Sir Richard’s Pretty Please App: photo sharing app that challenges the
recipient to agree to complete a task before they’re granted permission
to view a photo. We assure that you’ll be surprised what can be
accomplished with a little incentive.
There are currently 5.2 million Americans with Alzheimer's, but that number is expected to balloon, with one out of eight baby boomers (10 million people) developing the disease in the coming years. Alzheimer's is incurable--though there are plenty of research initiatives trying to change that--but in the meantime, it's possible to leverage today's technology to protect seniors from some of the scariest parts of the disease. One deceptively simple solution: the GPS-enabled shoe.
Developed by Aetrex Worldwide and GTX Corp, the GPS Shoe features a location-based tracking service (powered by Omnilink and the MedicAlert Foundation) that alerts caregivers via an app when an Alzheimer's patient leaves a designated "geo-fenced" area, such as the boundaries of a housing facility. Caregivers can also remotely monitor the location of patients, who may be given more freedom to roam since they can be watched from afar.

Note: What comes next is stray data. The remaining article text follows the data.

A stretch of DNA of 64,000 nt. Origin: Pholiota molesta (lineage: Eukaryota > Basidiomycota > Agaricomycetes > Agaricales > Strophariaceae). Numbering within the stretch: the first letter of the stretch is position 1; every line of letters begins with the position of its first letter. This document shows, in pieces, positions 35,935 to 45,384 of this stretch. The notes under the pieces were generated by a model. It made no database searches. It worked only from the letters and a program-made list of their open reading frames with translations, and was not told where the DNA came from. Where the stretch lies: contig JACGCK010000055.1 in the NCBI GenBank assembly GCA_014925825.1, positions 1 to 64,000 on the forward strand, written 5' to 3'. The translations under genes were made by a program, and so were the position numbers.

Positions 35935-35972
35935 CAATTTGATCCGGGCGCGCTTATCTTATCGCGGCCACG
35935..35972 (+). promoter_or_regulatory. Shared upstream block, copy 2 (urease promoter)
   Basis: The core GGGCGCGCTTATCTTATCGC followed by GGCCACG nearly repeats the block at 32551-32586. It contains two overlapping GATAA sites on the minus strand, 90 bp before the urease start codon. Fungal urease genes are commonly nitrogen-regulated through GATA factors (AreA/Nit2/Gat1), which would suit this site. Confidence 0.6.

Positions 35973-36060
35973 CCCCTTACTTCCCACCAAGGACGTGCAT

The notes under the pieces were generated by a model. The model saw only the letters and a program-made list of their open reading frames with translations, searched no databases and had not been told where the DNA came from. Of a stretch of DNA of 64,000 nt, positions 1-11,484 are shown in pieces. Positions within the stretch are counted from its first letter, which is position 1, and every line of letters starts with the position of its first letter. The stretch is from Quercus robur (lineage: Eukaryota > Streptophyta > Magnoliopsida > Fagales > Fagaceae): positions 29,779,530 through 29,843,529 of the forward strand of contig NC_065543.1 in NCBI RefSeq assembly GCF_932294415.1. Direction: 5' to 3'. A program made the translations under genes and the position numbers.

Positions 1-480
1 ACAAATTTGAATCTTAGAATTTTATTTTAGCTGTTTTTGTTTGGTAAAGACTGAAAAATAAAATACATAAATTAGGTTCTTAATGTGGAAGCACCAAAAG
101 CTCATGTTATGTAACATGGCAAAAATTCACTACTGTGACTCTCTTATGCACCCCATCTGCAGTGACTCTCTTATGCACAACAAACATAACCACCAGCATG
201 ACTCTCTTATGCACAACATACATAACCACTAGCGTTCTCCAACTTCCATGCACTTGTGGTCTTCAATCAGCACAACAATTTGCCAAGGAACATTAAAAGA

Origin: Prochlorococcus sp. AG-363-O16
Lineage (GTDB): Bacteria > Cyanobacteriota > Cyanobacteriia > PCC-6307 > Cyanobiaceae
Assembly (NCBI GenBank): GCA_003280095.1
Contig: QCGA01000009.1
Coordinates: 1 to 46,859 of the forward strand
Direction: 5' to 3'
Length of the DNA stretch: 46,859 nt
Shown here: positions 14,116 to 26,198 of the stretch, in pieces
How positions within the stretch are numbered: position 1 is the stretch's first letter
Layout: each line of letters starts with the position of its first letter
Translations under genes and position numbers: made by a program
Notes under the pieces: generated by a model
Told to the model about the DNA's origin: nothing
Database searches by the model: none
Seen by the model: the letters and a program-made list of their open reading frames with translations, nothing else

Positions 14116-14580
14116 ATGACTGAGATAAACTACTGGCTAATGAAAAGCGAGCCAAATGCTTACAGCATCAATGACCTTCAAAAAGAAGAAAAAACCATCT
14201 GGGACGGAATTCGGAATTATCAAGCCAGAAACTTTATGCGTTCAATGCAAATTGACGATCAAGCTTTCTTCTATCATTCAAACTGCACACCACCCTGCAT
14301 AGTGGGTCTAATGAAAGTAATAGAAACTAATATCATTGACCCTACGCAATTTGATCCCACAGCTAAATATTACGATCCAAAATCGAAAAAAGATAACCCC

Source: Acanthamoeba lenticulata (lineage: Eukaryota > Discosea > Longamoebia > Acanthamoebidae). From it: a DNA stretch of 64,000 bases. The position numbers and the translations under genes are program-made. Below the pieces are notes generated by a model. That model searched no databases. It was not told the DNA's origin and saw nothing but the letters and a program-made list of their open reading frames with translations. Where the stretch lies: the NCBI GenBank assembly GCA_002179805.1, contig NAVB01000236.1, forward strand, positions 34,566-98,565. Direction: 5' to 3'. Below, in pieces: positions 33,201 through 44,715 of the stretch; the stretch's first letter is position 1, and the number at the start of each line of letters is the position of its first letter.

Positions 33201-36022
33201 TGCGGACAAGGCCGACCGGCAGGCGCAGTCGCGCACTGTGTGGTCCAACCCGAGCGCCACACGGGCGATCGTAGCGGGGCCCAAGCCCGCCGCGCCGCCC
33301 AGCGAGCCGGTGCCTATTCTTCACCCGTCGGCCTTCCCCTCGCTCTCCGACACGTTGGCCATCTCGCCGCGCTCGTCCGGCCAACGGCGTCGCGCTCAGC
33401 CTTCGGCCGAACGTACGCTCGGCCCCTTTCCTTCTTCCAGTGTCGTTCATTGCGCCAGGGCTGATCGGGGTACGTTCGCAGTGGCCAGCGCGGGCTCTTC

A great bit of musical folklore says that, to keep from being cheated out of money at gigs, blind R&B legend Ray Charles preferred to be paid entirely in $1 bills. If only he'd had the amazing new LookTel Money Reader app, it's likely Charles's billfold would have been quite a bit thinner.
It's almost too cool to believe: Simply wave a piece of American currency in front of your iPhone's camera and LookTel, created by software company Ipplex, will tell you the denomination without even having to access the internet.
Incidentally, if you're wondering how a blind person would even know where the app icon is in the first place, it so happens that Apple has a feature called VoiceOver that translates information on the touch screen into audio.